Oil Edges Up Above $46 as Saudi Arabia Sees Supply Glut Easing

  • Crude stockpiles to fall faster over coming months: Al-Falih
  • EIA sees U.S. shale-oil output in July rising to record

Oil Extends Gains as Saudis See Global Glut Drop

Oil edged up following its plunge last week after Saudi Arabia and Russia said crude markets will rebalance.

Futures rose 0.6 percent in New York after Saudi Energy Minister Khalid Al-Falih said inventories are declining and reductions will accelerate in the next three to four months. Still, the price increase didn’t come close to recovering the 3.8 percent loss last week as investors focused on soaring U.S. stockpiles.

“Sentiment in the market is still very bearish,” Amrita Sen, chief oil economist for Energy Aspects Ltd. in London, said by telephone. “We are starting to see stock draws, but the market is kind of saying, the draws aren’t coming fast enough.”

Oil has traded below $50 a barrel amid speculation increased U.S. supplies will counter production curbs by the Organization of Petroleum Exporting Countries and allies including Russia. American explorers added oil rigs for the 21st straight week to the highest level since April 2015, according to Baker Hughes Inc. Output at major U.S. shale plays will reach a record 5.48 million barrels a day in July, according to the Energy Information Administration.

While comments from Saudi Arabia and Russia do add some positive sentiment to the market, “nobody really believes them at face-value anymore,” Bob Yawger, director of the futures division at Mizuho Securities USA Inc. in New York, said by telephone. “People aren’t taking the bait.”

West Texas Intermediate for July delivery rose 25 cents to settle at $46.08 a barrel on the New York Mercantile Exchange, paring gains from as high as $46.71 during the session. Total volume traded was about 4 percent below the 100-day average.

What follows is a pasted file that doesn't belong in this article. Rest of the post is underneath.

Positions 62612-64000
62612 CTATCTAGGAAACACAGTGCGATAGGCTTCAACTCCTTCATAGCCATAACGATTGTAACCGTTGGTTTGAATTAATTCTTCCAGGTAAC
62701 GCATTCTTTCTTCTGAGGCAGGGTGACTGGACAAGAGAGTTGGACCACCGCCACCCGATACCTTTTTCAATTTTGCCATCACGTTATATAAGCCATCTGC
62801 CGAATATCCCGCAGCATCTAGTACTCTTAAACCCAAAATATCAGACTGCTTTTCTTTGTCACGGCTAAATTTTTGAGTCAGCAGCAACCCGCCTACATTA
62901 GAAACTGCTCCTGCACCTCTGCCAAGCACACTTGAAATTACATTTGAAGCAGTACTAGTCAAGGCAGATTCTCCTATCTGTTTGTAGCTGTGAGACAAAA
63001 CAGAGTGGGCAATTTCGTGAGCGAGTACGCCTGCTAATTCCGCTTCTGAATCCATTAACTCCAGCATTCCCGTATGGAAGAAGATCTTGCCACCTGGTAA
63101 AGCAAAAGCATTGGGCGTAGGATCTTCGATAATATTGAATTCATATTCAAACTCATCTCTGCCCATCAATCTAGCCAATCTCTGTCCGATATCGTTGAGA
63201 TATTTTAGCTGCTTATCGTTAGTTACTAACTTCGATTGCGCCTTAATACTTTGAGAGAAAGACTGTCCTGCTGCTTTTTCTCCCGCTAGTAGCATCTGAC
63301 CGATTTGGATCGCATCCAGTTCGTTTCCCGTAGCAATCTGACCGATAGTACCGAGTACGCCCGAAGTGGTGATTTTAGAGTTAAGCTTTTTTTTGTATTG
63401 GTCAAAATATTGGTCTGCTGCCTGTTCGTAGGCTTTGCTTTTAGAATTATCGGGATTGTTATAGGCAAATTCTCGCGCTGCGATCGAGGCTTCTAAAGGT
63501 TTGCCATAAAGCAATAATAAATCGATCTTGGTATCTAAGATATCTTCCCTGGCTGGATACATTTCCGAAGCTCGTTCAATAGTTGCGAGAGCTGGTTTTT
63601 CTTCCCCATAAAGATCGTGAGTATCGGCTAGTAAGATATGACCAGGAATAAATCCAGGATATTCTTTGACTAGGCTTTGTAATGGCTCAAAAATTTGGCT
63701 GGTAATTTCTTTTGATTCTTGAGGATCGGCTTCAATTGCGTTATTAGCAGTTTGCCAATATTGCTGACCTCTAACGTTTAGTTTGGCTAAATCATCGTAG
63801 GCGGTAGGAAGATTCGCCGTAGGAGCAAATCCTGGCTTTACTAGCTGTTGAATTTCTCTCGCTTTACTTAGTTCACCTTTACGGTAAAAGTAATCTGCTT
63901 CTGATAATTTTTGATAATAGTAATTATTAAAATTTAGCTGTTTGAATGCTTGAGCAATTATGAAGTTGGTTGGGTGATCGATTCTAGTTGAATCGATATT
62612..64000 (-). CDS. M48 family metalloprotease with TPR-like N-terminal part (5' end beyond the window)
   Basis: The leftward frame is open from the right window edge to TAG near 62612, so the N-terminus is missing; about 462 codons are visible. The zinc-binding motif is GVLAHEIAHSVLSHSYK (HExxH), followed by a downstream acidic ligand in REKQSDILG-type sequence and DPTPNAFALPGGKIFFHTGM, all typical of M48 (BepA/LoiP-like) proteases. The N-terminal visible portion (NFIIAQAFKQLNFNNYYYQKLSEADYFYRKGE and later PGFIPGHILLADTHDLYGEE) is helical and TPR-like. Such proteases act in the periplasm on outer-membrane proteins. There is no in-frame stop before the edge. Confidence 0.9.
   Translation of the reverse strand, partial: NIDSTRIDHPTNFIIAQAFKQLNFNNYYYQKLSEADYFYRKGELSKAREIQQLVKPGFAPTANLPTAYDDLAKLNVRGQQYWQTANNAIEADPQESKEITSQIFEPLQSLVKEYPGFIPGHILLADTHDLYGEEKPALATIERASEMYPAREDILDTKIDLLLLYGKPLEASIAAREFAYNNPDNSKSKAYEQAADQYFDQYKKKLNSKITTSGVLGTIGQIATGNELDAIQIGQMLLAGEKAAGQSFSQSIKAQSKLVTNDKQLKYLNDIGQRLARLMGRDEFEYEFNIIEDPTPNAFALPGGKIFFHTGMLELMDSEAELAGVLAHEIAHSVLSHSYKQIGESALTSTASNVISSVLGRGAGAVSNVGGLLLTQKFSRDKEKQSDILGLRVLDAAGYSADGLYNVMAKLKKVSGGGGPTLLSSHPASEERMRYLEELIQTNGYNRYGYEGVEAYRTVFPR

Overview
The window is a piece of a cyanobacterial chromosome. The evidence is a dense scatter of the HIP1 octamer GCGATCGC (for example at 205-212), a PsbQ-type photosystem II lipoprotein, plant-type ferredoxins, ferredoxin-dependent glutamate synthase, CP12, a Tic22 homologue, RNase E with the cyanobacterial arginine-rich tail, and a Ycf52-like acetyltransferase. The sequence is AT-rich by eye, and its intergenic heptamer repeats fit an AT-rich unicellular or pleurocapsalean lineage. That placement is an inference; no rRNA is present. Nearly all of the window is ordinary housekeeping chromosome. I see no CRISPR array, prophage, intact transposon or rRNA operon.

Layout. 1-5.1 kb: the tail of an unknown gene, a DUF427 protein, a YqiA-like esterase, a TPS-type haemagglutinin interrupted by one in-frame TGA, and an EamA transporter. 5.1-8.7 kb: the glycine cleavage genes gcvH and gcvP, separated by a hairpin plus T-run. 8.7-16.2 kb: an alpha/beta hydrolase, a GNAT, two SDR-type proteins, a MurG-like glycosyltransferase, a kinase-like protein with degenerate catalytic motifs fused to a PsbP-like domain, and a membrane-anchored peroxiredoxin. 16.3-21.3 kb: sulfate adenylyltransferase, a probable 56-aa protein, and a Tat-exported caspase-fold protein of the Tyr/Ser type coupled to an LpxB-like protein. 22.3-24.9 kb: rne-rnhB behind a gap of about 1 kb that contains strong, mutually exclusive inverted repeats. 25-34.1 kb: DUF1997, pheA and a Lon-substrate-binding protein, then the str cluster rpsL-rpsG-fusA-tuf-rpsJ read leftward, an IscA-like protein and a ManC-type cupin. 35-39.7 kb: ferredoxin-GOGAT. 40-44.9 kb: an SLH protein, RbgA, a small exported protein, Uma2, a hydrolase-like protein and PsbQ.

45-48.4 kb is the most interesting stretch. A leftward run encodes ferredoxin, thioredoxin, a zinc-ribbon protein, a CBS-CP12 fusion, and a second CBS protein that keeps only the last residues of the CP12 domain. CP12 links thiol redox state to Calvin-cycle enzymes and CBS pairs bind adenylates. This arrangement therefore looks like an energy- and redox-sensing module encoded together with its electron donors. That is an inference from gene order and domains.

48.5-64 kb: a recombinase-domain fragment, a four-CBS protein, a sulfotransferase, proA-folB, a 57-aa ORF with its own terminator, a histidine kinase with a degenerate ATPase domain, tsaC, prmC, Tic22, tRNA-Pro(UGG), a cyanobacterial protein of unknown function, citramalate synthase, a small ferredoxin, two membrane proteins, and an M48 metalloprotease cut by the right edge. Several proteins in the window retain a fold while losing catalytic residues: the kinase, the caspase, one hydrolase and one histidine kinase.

See also: America’s Stubborn Oil Supply Glut Catches Hedge Funds Off Guard

Brent for August settlement climbed 14 cents to settle at $48.29 a barrel on the London-based ICE Futures Europe exchange. Prices lost 3.6 percent last week. The global benchmark crude traded at a premium of $1.97 to August WTI.

Oil Allocations

Global crude inventories will settle at their five-year historical average -- OPEC’s target -- before the end of the year, Al-Falih said at a briefing in Kazakhstan with his Russian counterpart, Alexander Novak. Still, Saudi Arabia, the group’s biggest producer, may modify its policy if output cuts don’t have the desired effect, he said.

Saudi Arabia’s oil allocations to customers will be cut for July by about 600,000 barrels a day from June, according to a person with knowledge of the matter who asked not to be identified because the information is confidential. U.S. July oil allocations are said to be reduced by 300,000 barrels a day.

Data from the EIA last week showed that total U.S. crude and product stockpiles jumped by the most since 2008 in the week ended June 2.

Oil-market news:

  • Libya revived output to 820,000 barrels a day, from 618,000 last week, after restarting its Sharara oilfield, according to person with direct knowledge of the matter.
  • Qatar, the focus of a diplomatic dispute with Saudi Arabia, is committed to production cuts under the OPEC-led agreement, according to Qatari Energy Minister Mohammed Al Sada.
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